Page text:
Michigan’s New Estate Recovery Law: What You Need To Know
Anne Osmer Reporting
Estate recovery, the recouping of assets by the state to pay for nursing home and in-home care costs paid by Medicaid, will take effect in Michigan for the first time.
The new law, signed by Gov. Granholm on Sept. 30, makes Michigan the last state in the nation to enact estate recovery. Michigan faced losing federal Medicaid funding if it further delayed establishing a law addressing estate recovery. All other states created laws at various points since 1993, when the federal government first mandated that states make efforts to recoup Medicaid costs from deceased recipients.
“No one can say this is a surprise. We’re the last state in the country to follow in line,” said Don L. Rosenberg, elder law attorney at The Center for Elder Law and chair-elect of the Michigan chapter of the Alzheimer’s Association.
He said grassroots advocates, AARP, the Farm Bureau and others had been fighting creation of an estate recovery law in Michigan for years. The groups provided input for the final version of the law, which is subject to final approval by the federal government.
What does the new law mean for seniors and their families?
Basically, the estate recovery law means that following the death of a person who relied on Medicaid to pay for nursing home care or in-home care, the state can go after probateable assets in an attempt to recoup costs associated with the care. Medicaid recipients must first deplete their assets, with the exception of their home, in order to qualify for benefits. When they die, their home is usually the last remaining asset.
Important facts about estate recovery in Michigan (as the impending law stands):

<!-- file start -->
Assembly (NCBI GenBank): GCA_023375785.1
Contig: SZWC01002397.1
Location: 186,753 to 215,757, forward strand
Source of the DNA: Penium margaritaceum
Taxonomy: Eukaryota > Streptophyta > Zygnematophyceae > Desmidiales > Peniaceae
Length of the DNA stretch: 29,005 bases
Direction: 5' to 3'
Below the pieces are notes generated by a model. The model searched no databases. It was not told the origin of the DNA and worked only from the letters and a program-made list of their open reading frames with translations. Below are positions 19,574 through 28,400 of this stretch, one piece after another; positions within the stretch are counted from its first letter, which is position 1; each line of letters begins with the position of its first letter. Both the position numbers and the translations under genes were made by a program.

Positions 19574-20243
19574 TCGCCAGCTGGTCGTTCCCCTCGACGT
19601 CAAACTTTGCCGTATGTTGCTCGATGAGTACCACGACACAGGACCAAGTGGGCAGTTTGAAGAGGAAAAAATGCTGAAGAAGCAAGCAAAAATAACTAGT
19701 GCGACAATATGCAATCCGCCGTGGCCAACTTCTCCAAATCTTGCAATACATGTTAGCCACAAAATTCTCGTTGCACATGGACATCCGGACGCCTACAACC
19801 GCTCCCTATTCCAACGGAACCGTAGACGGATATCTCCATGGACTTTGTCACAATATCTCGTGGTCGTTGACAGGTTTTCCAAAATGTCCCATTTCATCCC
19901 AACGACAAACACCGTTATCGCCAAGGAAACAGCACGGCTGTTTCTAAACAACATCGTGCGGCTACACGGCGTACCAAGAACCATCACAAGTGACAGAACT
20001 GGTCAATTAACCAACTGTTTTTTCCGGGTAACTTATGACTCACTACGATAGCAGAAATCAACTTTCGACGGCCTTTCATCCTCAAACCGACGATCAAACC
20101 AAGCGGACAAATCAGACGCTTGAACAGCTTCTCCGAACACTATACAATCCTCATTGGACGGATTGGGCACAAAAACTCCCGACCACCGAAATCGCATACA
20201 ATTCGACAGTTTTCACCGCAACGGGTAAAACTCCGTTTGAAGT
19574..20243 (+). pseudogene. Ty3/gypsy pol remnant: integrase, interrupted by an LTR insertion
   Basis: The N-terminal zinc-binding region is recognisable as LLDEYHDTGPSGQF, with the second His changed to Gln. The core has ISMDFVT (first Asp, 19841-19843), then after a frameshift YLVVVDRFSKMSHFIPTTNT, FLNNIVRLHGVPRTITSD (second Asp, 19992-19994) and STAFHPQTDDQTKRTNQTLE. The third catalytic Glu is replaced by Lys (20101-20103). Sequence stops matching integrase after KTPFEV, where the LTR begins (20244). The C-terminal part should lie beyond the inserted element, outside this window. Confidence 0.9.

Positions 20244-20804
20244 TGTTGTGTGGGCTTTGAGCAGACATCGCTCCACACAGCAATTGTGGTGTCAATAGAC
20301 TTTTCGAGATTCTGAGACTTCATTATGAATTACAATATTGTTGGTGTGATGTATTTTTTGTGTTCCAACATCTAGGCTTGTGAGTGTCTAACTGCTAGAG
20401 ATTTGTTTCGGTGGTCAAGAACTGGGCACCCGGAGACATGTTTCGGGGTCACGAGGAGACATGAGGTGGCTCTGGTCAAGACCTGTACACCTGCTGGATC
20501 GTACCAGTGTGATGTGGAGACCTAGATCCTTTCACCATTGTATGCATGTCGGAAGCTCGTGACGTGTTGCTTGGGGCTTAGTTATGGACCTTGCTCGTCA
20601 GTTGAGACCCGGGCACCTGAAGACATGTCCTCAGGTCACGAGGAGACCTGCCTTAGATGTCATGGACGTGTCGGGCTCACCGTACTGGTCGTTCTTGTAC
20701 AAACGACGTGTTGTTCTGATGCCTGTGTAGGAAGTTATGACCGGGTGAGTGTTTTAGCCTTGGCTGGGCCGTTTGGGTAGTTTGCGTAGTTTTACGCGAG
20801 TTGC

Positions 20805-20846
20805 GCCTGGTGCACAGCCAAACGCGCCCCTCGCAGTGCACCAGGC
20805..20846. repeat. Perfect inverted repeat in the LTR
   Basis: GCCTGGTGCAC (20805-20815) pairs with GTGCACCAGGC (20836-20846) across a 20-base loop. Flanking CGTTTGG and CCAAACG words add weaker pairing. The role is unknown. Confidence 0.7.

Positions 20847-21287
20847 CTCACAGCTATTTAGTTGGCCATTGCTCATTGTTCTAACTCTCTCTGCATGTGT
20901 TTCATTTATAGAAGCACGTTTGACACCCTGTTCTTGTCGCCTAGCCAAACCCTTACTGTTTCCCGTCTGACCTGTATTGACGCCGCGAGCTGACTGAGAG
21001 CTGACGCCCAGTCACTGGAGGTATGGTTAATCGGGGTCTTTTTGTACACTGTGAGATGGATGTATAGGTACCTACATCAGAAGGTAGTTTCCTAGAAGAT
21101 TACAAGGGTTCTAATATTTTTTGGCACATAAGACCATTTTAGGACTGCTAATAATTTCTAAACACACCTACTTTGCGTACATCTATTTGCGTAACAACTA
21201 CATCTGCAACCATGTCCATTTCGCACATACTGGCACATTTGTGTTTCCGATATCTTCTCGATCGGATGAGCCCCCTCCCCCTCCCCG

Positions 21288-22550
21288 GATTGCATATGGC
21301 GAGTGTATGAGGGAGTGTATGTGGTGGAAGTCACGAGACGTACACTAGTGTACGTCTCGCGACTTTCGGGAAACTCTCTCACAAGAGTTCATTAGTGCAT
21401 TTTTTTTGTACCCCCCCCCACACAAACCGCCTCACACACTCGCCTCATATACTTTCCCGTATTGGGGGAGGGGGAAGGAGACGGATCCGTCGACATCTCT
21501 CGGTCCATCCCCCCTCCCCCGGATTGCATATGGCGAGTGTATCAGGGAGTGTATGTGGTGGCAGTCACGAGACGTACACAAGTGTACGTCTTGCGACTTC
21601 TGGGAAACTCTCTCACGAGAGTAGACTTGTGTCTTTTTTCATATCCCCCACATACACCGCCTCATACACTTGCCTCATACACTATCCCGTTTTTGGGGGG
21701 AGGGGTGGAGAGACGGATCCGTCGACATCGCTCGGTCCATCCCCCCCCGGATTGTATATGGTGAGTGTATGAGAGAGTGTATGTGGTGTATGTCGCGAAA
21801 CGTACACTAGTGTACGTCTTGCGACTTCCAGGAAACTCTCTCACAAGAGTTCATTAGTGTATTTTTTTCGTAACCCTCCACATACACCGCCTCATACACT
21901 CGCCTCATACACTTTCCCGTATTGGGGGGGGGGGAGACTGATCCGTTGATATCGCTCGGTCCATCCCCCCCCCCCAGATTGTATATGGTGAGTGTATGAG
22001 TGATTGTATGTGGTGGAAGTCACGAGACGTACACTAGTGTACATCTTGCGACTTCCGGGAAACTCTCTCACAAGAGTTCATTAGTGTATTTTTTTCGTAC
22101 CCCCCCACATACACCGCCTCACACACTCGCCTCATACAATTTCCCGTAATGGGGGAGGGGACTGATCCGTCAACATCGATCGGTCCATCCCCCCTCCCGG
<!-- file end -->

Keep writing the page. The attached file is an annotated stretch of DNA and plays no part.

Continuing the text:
• The home is exempt from estate recovery if a spouse or a child under the age of 21, or a disabled child, is living in it. It is also exempt if a relative who is considered a caretaker relative under Medicaid law is living in it, or if the deceased Medicaid recipient’s sibling is a joint owner and lives in the home.
• The family farm, business or other income-producing assets are exempt if they are the primary source of income for the family.
• Estate recovery applies to assets that pass through the traditional probate system, and part of the value of a home is protected. This is based on a formula that takes the average value of homes in a county and makes half of that value exempt. For example, if a home in probate is worth $200,000 and the average value of homes in the county is $250,000, $125,000 of the $200,000 is exempt from estate recovery.
• Medicaid recipients in a nursing home prior to enforcement of the law will be exempt from the changes. It is likely the enforcement date for the law will be retroactive to Sept. 30, 2007.
As with many things Medicaid, the new Medicaid estate recovery law is complicated and seniors should take extra care to understand the implications the law has for their own situation.
One concern about the new law is that it will provide unscrupulous companies an opportunity to sell inappropriate products, such as certain financial and insurance products, to seniors concerned about the changes in Medicaid law.
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